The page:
Background: Oral polio vaccine (OPV) and rotavirus vaccine (RV) exhibit poorer performance in low-income settings compared to high-income settings. Prior studies have suggested an inhibitory effect of concurrent non-polio enterovirus (NPEV) infection, but the impact of other enteric infections has not been comprehensively evaluated.

Methods: In urban Bangladesh, we tested stools for a broad range of enteric viruses, bacteria, parasites, and fungi by quantitative PCR from infants at weeks 6 and 10 of life, coincident with the first OPV and RV administration respectively, and examined the association between enteropathogen quantity and subsequent OPV serum neutralizing titers, serum rotavirus IgA, and rotavirus diarrhea.

Results: Campylobacter and enterovirus (EV) quantity at the time of administration of the first dose of OPV was associated with lower OPV1-2 serum neutralizing titers, while enterovirus quantity was also associated with diminished rotavirus IgA (-0.08 change in log titer per tenfold increase in quantity; P=0.037), failure to seroconvert (OR 0.78, 95% CI: 0.64-0.96; P=0.022), and breakthrough rotavirus diarrhea (OR 1.34, 95% CI: 1.05-1.71; P=0.020) after adjusting for potential confounders. These associations were not observed for Sabin strain poliovirus quantity.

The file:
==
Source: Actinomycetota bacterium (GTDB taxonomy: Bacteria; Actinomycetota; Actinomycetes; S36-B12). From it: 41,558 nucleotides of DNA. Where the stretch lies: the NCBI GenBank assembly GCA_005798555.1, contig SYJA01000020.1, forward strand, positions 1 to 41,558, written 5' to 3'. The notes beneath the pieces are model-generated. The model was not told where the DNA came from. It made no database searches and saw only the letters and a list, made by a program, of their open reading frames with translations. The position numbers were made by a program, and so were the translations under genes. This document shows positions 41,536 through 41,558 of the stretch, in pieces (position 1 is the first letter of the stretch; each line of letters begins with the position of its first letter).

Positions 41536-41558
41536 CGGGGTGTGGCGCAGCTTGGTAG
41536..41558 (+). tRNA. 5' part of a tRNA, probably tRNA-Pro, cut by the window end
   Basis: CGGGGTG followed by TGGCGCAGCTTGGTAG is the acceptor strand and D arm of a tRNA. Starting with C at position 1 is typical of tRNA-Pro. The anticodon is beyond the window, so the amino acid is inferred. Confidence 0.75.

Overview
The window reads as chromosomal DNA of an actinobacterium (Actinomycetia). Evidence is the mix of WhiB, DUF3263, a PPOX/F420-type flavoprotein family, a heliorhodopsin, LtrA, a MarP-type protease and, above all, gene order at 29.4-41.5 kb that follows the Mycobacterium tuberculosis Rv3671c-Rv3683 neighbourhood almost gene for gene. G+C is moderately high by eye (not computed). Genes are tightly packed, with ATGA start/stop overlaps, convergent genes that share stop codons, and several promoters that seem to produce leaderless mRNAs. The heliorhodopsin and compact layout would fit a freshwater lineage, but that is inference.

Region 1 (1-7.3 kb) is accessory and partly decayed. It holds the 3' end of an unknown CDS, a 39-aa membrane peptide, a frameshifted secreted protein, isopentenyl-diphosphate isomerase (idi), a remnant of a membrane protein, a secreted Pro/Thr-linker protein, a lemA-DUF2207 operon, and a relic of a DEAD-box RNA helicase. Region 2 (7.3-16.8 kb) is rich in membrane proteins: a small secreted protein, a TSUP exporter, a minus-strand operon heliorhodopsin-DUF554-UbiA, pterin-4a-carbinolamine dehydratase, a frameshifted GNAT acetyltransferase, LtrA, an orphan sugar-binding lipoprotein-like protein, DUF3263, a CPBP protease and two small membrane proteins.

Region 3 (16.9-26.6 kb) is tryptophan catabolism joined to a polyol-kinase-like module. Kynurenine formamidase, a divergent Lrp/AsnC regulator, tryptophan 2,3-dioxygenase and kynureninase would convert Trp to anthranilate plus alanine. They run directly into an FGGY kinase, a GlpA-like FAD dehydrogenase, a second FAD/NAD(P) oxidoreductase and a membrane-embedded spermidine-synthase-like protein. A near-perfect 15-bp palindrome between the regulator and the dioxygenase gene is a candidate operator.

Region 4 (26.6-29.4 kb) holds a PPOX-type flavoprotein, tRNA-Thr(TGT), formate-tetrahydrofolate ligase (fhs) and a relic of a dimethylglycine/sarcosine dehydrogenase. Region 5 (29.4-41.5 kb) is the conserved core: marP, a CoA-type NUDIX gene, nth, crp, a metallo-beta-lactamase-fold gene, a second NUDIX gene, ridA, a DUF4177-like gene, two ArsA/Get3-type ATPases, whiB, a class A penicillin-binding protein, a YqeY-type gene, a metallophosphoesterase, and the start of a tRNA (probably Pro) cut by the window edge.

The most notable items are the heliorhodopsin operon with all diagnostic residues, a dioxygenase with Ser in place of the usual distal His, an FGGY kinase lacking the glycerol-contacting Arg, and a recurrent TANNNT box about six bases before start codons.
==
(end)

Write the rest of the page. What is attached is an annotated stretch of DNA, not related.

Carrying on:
Conclusion: In this broad survey of enteropathogens and oral vaccine performance we find a particular association between EV carriage, particularly NPEV, and OPV immunogenicity and RV protection. Strategies to reduce EV infections may improve oral vaccine responses. ClinicalTrials.gov Identifier: NCT01375647.
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http://dx.doi.org/10.1016/j.vaccine.2016.04.080DOI Listing
http://www.ncbi.nlm.nih.gov/pmc/articles/PMC4912219PMC
June 2016

Fluorocoxib A loaded nanoparticles enable targeted visualization of cyclooxygenase-2 in inflammation and cancer.

Biomaterials 2016 Jun 21;92:71-80. Epub 2016 Mar 21.